Tracks are fast, fun, and incredibly challenging with multiple paths, shortcuts, secrets, some of which change in real-time during the race. One track has this series of S-turns, but if you time it right bombers will fly over and blast a linear shortcut through the terrain giving you a substantial lead. There are insane high banked curves, loops, and even one track that puts you on a roller coaster. As with most games, it’s all about learning the tracks and the best way to get around them in a variety of circumstances. If car combat is heavy in the shortcut you may be better off taking the longer but safer section of track, as undamaged cars are always faster than sparking, smoking ones with wobbly wheels.

F1 Race Stars is releasing amongst a heated battle of kid-friendly racing competition this holiday season with the PS3 exclusive, LittleBigPlanet Kart Racing and Sonic & All-Stars Racing Transformed fighting for your dollar. Having played all three I can safely say that F1 Race Stars is likely to have the most mass appeal. Despite being a Sony exclusive, LBP is more about creation than racing, and Sonic is going after licensed character appeal like Wreck-It Ralph, and a unique style of racing that blends air, sea, and land. F1 Race Stars is all about pure kart racing in a style that we all know and love – especially if you are a fan of Mario Kart, and while the F1 license probably won’t enhance the appeal of this game, it certainly doesn’t hurt it. I highly recommend this game for anyone with a family or a regular group of friends who like to gather for some social gaming goodness.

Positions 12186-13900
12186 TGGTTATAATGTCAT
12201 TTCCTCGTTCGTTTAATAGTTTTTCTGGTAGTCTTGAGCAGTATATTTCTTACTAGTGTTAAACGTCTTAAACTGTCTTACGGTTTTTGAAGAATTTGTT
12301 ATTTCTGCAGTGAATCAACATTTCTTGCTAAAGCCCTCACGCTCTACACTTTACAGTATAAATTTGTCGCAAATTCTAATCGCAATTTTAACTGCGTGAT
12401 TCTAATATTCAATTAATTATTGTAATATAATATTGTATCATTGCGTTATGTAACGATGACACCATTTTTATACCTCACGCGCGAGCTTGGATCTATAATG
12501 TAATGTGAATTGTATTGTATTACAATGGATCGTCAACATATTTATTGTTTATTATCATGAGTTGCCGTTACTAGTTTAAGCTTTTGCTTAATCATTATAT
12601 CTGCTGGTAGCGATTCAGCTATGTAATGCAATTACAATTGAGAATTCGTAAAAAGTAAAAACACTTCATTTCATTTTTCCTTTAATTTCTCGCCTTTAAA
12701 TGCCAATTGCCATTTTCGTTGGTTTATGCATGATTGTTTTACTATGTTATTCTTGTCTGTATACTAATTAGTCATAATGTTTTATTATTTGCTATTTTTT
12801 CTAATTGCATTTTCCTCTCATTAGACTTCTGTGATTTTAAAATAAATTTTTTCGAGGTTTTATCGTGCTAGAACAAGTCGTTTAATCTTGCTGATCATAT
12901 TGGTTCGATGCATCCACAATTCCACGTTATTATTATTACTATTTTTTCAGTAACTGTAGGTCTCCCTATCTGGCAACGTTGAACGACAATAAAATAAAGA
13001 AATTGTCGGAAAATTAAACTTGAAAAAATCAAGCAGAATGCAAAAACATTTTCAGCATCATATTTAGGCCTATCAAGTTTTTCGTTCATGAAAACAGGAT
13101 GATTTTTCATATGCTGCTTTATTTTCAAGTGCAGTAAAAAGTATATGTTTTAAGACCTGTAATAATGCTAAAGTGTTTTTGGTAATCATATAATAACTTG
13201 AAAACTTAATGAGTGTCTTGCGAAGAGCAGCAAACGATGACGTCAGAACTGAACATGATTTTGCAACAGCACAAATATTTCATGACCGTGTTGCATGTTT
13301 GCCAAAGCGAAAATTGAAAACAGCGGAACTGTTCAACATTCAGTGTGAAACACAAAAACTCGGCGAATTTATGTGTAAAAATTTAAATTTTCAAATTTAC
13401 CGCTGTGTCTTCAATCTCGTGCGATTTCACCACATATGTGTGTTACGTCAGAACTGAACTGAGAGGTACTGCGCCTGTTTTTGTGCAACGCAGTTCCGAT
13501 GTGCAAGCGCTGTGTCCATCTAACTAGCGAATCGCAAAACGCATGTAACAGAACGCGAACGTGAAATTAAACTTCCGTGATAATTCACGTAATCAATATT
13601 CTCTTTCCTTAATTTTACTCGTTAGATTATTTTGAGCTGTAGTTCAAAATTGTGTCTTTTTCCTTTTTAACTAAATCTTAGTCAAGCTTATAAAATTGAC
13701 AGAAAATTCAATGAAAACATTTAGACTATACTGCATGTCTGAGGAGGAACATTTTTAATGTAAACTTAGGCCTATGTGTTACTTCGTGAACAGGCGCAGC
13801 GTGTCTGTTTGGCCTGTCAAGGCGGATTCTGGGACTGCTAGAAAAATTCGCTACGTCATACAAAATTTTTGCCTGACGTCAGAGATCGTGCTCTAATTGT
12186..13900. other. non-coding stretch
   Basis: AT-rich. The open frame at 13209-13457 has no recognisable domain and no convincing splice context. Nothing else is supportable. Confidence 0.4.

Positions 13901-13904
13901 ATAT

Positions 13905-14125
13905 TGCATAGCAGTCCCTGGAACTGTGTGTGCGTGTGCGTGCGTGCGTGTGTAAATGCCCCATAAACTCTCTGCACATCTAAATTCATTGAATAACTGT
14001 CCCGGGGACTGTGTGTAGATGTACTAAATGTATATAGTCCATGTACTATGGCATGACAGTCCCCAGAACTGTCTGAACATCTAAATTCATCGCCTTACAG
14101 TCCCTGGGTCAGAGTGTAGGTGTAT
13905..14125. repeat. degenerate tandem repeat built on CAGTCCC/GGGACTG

Sports Champions 2 Review – PlayStation 3

Zindagi Games is probably best known for the original Sports Champions that quickly became the equivalent of Wii Sports on the PS3, or maybe you enjoyed their Medieval Moves: Deadmund’s Quest game that released this time last year that took the sword and shield combat and archery components from Sports Champions and crafted them into a compelling fantasy adventure setting. Regardless, the masters of Move are back with Sports Champions 2, and after a week of solid solo and party fun I’m here to tell you about it.

Sports Champions 2 brings six new sports to the party, and much like the first game, you may not like them all but there are sure to be a few standout favorites. We now have Skiing, Tennis, Boxing, Bowling, Golf, and Archery. Okay…so maybe not everything is new. Archery is clearly back, and while the controls have been refined it is essentially the same game as before. Disc golf has been replaced with real golf, table tennis has been replaced with real tennis, and gladiator combat has been replaced with boxing.